NIST logo

Legacy Project: Fate of Nanoparticles in Neural Environments


Our goal is to develop an advanced in vitro system for nano-neurotoxicology that employs neural progenitor cells and tissue-engineering hydrogels. This work will enable rapid screening of engineered nanoparticles for neurotoxic hazards.


Engineered nanoparticles (NPs) have been shown to rapidly translocate along sensory nerves to the central nervous system (in animal models), cross the placental barrier (in humans), and are expected to cross the blood-brain barrier. In vivo studies are not practical for neurotoxic hazard assessment, however in vitro studies have well-known limitations including monocultures that limit cell-cell interactions and a stiff plastic environment that alters cell behavior.

Nanotoxicology studies have been criticized for employing doses that exceed what could be realistically encountered. High doses may drive an acute cellular response whereas lower, more realistic doses are likely to have subtle effects requiring functional endpoints. There remains an immediate need for improved in vitro methods for assessing neurotoxic hazards.

  • Over 300 US companies are involved in nanoparticle-based product development. Nanotechnology innovations are expected to be a major driver of the world economy in the next decade. Market size estimates range from conservative ($5B) to astronomical ($3T).
  • The inability to screen large batches of nanoparticles for health hazards has been identified as a major barrier to the nanotechnology industry and screening tools have been identified as a research need. Source: Nanotechnology Research Directions for Societal Needs in 2020 (WTEC Report 2010)
  • Products utilizing nanomaterials are already on the market despite very limited environmental health and safety data. Perceptions (real or imagined) of health and safety risks can derail further product development. One high-dose investigation of titania nanoparticles led to the headline “Nanoparticles Damage Brain Cells.” Source: Environmental Health News 2008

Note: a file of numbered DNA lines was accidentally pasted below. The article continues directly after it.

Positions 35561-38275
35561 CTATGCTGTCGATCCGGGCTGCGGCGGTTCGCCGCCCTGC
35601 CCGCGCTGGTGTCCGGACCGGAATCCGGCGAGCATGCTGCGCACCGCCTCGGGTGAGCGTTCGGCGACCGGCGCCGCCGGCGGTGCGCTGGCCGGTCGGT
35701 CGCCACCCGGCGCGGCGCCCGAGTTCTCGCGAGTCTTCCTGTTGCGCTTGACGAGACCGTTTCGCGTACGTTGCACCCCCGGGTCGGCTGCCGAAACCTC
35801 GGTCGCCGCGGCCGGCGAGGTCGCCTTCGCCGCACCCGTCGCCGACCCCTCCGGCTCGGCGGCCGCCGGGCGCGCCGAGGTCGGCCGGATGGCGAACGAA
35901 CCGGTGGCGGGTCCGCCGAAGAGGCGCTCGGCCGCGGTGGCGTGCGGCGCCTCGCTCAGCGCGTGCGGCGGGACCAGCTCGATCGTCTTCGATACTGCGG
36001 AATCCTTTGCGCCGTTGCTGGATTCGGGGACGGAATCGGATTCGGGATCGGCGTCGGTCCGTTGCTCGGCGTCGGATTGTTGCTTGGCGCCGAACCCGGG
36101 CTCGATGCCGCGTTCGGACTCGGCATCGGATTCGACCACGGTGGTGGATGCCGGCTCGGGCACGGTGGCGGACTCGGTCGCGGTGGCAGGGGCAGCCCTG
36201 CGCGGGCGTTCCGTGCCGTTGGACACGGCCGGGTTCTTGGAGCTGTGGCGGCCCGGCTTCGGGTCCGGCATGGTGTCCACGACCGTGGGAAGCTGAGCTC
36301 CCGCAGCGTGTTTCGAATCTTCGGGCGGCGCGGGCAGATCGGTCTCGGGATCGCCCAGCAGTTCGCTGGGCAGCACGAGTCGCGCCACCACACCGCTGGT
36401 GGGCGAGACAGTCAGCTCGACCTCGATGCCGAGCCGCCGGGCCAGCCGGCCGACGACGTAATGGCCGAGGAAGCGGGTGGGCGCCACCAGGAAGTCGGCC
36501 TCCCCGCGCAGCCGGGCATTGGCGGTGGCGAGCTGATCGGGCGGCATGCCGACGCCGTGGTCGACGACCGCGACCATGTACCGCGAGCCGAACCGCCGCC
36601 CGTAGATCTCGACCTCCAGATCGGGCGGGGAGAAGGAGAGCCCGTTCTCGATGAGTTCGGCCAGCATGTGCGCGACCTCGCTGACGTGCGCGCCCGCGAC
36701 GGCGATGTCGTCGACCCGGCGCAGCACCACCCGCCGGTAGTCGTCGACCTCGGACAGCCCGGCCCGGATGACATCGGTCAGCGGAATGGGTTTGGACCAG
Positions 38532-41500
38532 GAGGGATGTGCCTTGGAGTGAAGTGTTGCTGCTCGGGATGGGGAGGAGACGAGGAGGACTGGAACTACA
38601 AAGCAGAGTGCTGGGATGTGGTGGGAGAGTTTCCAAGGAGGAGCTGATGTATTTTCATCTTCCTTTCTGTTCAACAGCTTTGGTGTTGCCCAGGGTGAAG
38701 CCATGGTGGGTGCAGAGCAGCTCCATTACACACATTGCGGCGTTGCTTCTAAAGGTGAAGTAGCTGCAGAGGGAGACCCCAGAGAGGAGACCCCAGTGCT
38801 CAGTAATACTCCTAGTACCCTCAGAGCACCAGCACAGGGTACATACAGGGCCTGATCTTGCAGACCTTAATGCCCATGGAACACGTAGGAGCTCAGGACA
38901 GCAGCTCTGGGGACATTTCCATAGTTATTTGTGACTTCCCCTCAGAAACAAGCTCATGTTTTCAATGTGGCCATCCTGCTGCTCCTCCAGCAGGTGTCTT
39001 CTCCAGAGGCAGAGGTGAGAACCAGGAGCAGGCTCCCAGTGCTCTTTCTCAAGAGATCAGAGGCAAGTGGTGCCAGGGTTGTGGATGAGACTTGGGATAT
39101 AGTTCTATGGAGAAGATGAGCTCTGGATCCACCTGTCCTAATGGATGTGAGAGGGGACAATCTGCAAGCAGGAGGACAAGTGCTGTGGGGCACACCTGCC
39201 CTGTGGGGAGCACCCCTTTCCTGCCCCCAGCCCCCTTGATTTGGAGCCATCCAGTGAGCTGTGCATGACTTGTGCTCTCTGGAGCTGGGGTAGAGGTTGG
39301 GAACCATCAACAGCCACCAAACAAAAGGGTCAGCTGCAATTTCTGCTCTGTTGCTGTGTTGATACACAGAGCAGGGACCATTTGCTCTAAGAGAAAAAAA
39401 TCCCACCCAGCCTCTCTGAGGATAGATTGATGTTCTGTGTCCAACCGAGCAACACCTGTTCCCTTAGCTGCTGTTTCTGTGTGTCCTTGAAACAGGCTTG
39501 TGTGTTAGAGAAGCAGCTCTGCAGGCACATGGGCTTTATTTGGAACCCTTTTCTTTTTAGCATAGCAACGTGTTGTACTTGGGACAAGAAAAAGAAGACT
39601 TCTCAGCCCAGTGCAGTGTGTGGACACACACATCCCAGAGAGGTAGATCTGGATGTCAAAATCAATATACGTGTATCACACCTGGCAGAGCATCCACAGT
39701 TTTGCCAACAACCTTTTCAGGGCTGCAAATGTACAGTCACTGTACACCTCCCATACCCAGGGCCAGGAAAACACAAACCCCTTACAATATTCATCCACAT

Additional Technical Details:

Neurite Outgrowth in Progenitor Cell Cultures. Neural progenitor cells differentiate into neurons and glial cells (astrocytes and oligodendrocytes). We recently demonstrated that lithium chloride, a known neurotoxin, inhibits neurite outgrowth in differentiating progenitor cell cultures and can serve as a control for nanoparticle studies.

From K.M. Jeerage, T.L. Oreskovic, Submitted to Neurotoxicology (2011)

Figure 1 for Website2

Nanoparticle Uptake by Neural Cells. Bioavailability is expected to impact the ability of nanoparticles to interfere with cellular processes. Quantitative fluorescence measurements show that neural progenitor cells have significantly different uptake of carboxyl-terminated quantum dots than model neural cells.

From K.M. Jeerage, T.L. Oreskovic, E. Mansfield, MRS Workshop on Functionalized Nanobiomaterials (2010)

Figure 2 for Website2

composite image of four nanoparticle classes

Start Date:

April 24, 2008

End Date:


Lead Organizational Unit:


Associated Products:


Kavita Jeerage
303-497-4968 Office
303-497-5030 Fax

325 Broadway, MS 853.08
Boulder,CO 80305-3328